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Thread: Re-integrating Archaeology: A Contribution to aDNA Studies and the Migration . . .

  1. #11
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    Quote Originally Posted by alan View Post
    I couldnt have written a paper myself that would fit any closer to my own views . . .
    I agree, and Furholt's new name for the complex really solves the Bell Beaker problem nicely. The problem I'm referring to is the eternal problem of the confusion of the two very different types of Bell Beaker people and what to call them to set them apart. The fact is they differ from each other more than the SGBR element in Bell Beaker differs from Corded Ware.
     


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  3. #12
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    He made a comment about Sion being one of the exceptions to the rule of burial type and genetics in beaker people. I cant remember what they found at Sion in terms of genetics. Can anyone remind me? Im assuming they meant that the burials were kind of megalithic is some ways but had steppe genetics? Is that right? For some reason I have no memory of ancient DNA from Sion/Petit Chasseur

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    Quote Originally Posted by alan View Post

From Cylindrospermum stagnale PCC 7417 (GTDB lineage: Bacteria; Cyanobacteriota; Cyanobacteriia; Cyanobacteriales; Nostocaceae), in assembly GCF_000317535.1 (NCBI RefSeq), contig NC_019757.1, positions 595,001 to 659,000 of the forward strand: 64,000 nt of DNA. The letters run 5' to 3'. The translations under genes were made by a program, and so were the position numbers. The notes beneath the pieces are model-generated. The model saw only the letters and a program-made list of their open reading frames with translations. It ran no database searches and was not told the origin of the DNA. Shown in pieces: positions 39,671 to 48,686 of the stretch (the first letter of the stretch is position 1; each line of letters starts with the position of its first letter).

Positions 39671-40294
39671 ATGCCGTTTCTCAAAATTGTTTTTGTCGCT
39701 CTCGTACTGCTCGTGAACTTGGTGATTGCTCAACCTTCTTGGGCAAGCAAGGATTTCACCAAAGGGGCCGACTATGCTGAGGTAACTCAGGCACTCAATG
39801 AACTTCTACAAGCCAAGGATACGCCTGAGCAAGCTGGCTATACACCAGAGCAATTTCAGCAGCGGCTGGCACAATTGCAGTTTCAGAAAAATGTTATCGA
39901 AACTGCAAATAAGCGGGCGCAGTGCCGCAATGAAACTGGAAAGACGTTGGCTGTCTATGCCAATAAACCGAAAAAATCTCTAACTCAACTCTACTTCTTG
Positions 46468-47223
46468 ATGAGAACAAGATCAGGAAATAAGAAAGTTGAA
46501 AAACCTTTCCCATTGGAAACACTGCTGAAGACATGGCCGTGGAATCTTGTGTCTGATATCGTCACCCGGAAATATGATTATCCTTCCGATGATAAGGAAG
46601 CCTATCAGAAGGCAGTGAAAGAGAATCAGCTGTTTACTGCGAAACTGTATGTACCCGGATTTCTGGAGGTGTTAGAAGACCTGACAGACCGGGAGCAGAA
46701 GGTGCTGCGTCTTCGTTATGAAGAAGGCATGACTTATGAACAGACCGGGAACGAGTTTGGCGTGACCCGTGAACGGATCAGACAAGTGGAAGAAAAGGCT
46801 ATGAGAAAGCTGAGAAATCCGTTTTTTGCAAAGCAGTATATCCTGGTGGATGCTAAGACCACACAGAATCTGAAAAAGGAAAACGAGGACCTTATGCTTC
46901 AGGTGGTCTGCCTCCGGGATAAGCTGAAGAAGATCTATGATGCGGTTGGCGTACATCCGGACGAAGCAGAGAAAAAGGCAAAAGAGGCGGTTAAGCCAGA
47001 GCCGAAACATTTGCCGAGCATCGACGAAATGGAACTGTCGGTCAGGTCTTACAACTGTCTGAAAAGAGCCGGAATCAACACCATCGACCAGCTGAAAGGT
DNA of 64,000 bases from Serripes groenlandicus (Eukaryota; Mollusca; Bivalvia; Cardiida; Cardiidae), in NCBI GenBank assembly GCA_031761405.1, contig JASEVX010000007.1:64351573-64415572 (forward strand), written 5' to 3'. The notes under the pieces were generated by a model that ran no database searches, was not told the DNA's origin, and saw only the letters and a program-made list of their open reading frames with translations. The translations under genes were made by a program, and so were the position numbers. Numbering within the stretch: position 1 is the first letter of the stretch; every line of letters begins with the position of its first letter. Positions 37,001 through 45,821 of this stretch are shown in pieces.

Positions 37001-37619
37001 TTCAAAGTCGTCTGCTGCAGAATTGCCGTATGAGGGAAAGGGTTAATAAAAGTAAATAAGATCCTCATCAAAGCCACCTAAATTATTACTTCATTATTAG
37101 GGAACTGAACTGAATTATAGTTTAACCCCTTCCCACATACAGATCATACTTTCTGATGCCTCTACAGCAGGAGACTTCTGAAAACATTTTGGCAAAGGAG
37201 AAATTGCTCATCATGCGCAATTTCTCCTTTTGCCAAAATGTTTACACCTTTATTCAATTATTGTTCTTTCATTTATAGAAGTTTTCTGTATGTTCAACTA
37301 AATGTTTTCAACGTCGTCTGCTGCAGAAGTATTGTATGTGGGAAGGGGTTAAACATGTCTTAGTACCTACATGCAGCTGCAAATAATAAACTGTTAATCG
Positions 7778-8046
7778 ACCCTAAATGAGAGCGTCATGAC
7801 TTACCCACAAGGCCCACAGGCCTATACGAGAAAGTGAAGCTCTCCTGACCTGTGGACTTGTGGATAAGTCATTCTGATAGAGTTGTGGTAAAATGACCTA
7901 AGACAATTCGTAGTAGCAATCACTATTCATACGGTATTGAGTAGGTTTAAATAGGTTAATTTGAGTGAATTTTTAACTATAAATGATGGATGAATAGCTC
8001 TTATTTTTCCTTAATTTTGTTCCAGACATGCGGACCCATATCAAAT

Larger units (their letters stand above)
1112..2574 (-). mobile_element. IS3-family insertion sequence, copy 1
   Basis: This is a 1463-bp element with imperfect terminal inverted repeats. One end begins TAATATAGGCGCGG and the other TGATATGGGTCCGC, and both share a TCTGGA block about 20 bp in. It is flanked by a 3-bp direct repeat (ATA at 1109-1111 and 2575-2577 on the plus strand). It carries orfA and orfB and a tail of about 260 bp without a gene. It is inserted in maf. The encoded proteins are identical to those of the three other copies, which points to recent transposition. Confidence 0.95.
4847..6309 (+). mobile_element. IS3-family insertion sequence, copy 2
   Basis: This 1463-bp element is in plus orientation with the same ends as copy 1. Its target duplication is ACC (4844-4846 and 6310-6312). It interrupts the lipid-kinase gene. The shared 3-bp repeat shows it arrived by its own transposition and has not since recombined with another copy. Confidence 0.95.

He made a comment about Sion being one of the exceptions to the rule of burial type and genetics in beaker people. I cant remember what they found at Sion in terms of genetics. Can anyone remind me? Im assuming they meant that the burials were kind of megalithic is some ways but had steppe genetics? Is that right? For some reason I have no memory of ancient DNA from Sion/Petit Chasseur
    They found an R1b-M269 and an R1b-L151 at Sion, both with steppe dna, but both came from a cist burial that dated to just after the destruction phase, when the old stelae were thrown down and broken. The cist those two were buried in was constructed from broken stelae.
     


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    Ireland of course did have a brand new type of megalith that was associated strongly (in their primary use layer) with bell beaker and date mostly to 2450-1900BC. However, they are frequently small and simply like stone boxes that were probably covered in a cairn. Careful consideration of the original period of use (they were often re-used far later after breaks of centuries, even millennia) shows that they tended to have a short period of use and just a few burials. Although often disturbed, the burials within them are clearly individual burials. The pattern is hard to be certain of due to so many being disturbed, but they look to me like they were used by a single family over just a few decades or perhaps a generation or two then abandoned for a long period. So, they were clearly not in the sort of collective Neolithic traditions with their very long term use, odd curating and re-arranging of bones etc. They were more like a family vault in which a generation or two of single burials would be placed. There is no obvious parallel for the shape, conctruction, orientation of Wedge Tombs in other megaliths of the beaker era. That is why I suspect they are an expression in stone of similar sort of roofed semi subterranian burial chambers (far bigger than needed for just one burial) that were done in wood in Britain in the earliest beaker period in southern England and could and sometimes were reopened to be reused. https://books.google.co.uk/books?id=...burial&f=false